Forensic Science Regulator squeezing small providers
Does the FSR dislike small commercial providers?
One of our forensic science expert witnesses wrote to express concern over the potentially negative effect of the Forensic Science Regulator’s (FSR) deadline for obtaining accreditation. The fear is that the speed of implementation – firms must be compliant by October 2017 – will reduce the viability of many small forensic science businesses. Is it just us, or does the FSR’s system seem to be designed to drive out the small forensic science providers? Where is the evidence that this is a necessary precursor to universally higher quality forensic reports?
The FSR’s view is that UKAS is the appropriate accreditation organisation, and she is expecting all small to medium-sized expert witness organisations to have gained accreditation by October 2017. The UKAS system is cumbersome, suited undoubtedly to the large enterprise, but it is very challenging to the smaller concerns. However, in her Newsletter 28, the FSR notes:
‘The Chartered Society of Forensic Sciences (CSFS), in collaboration with the Forensic and Policing Services Association (FAPSA), is working to assist small businesses/sole traders that do not yet have a quality management system. They intend to develop a generic quality manual that meets the general quality management requirements of the ISO standard, allowing traders to concentrate on developing their technical requirements.’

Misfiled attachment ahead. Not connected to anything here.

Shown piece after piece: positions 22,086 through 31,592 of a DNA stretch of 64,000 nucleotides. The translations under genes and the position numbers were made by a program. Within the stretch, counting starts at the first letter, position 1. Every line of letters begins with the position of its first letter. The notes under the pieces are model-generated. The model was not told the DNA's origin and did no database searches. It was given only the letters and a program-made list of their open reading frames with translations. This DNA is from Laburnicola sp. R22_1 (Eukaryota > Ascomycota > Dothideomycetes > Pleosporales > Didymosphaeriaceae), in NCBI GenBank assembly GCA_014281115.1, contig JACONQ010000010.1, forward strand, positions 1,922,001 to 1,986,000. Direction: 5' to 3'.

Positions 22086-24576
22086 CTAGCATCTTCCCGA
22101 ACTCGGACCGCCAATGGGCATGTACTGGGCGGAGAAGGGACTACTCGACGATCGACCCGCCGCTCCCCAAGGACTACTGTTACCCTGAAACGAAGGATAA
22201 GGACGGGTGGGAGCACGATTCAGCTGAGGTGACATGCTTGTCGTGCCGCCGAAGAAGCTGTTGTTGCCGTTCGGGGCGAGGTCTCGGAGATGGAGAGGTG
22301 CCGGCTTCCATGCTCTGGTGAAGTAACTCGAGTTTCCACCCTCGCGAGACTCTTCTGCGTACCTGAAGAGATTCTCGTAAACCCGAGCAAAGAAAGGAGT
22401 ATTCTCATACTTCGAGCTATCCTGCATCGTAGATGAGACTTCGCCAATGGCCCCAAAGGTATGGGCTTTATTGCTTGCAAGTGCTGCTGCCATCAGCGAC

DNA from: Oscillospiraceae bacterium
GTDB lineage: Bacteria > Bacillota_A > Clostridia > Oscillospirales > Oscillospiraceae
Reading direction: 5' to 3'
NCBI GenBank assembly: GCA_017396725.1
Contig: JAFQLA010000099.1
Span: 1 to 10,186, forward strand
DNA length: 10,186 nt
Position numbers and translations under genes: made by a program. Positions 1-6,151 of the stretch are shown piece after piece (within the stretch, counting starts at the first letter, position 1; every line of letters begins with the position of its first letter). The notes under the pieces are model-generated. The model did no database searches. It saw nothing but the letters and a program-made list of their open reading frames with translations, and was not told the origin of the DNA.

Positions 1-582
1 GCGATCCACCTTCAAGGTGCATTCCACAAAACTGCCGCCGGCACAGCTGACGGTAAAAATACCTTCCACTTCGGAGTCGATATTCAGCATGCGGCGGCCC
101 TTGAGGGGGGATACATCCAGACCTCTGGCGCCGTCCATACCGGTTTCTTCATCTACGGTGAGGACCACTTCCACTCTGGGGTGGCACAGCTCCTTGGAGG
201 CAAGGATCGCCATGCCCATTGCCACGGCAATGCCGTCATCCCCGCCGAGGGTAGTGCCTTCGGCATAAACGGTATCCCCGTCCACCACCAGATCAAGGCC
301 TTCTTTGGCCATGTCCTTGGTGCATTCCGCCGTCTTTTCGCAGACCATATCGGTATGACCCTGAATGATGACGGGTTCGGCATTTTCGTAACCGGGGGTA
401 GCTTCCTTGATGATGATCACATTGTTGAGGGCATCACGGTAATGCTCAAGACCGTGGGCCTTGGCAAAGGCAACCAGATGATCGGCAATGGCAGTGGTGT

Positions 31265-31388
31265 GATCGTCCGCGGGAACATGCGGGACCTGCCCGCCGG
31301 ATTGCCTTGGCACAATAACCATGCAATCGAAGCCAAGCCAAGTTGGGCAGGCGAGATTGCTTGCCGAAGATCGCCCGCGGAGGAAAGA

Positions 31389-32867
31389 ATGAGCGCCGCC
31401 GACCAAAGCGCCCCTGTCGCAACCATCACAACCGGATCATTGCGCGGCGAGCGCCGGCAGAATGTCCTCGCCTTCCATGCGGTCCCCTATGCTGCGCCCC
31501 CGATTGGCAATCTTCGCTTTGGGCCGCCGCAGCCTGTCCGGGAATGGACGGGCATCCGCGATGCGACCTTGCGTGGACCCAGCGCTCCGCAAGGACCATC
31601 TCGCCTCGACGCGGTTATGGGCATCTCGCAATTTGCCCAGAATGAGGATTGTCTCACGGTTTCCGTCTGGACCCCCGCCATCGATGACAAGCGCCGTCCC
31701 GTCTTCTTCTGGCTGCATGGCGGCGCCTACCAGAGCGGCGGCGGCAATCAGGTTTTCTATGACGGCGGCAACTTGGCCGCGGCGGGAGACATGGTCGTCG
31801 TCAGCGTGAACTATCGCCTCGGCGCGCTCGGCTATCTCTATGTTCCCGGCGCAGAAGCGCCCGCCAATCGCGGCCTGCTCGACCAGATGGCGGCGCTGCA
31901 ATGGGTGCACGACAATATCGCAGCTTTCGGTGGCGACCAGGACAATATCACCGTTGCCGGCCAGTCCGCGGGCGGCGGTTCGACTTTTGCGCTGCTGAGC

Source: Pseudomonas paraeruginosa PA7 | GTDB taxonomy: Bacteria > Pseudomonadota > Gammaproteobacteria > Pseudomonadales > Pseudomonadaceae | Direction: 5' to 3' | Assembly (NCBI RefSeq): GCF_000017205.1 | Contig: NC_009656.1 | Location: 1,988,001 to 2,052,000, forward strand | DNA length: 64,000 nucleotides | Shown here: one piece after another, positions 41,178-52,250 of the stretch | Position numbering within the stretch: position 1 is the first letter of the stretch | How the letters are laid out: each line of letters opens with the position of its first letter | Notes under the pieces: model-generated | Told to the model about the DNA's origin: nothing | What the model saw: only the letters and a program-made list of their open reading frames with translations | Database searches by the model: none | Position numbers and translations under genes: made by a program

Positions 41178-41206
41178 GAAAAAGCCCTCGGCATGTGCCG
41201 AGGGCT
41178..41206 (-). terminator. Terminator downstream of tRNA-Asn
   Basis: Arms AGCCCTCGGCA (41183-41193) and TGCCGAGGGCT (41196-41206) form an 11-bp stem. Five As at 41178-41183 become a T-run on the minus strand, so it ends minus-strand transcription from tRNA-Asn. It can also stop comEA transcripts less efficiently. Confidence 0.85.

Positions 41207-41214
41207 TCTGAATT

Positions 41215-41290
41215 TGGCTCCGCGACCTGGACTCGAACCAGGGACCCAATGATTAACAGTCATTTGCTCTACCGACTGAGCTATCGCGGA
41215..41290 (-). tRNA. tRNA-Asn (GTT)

That all sounds very helpful, until you reach her closing shot:
‘[I support] the initiative, but remind those that provide services that require accreditation by October 2017 that this pilot and/or service set-up will not deliver to that timeline.’
So the FSR’s support is irrelevant because this approach to helping small providers will not meet the deadline.
Of course it should not be forgotten that the FSR accepts at para 7.4.1 (see Legal Obligations Issue 4) that:
‘There is no legal requirement for an organisation, or individual, to be accredited to any national, or international, standard before results they generate are admissible as evidence.’
However, it seems inevitable that not having accreditation may place the forensic service provider at an evidential disadvantage.
What’s your view?
We are interested to hear from you if you work in the forensic science arena and are currently dealing with this drive towards accreditation. Have you decided to avoid the cost and rely on para 7.4.1, or are you swallowing hard and accepting the need to achieve accreditation whatever the cost? Do you think that this accreditation will drive up reporting quality, and if so, is it the only way to meet this end?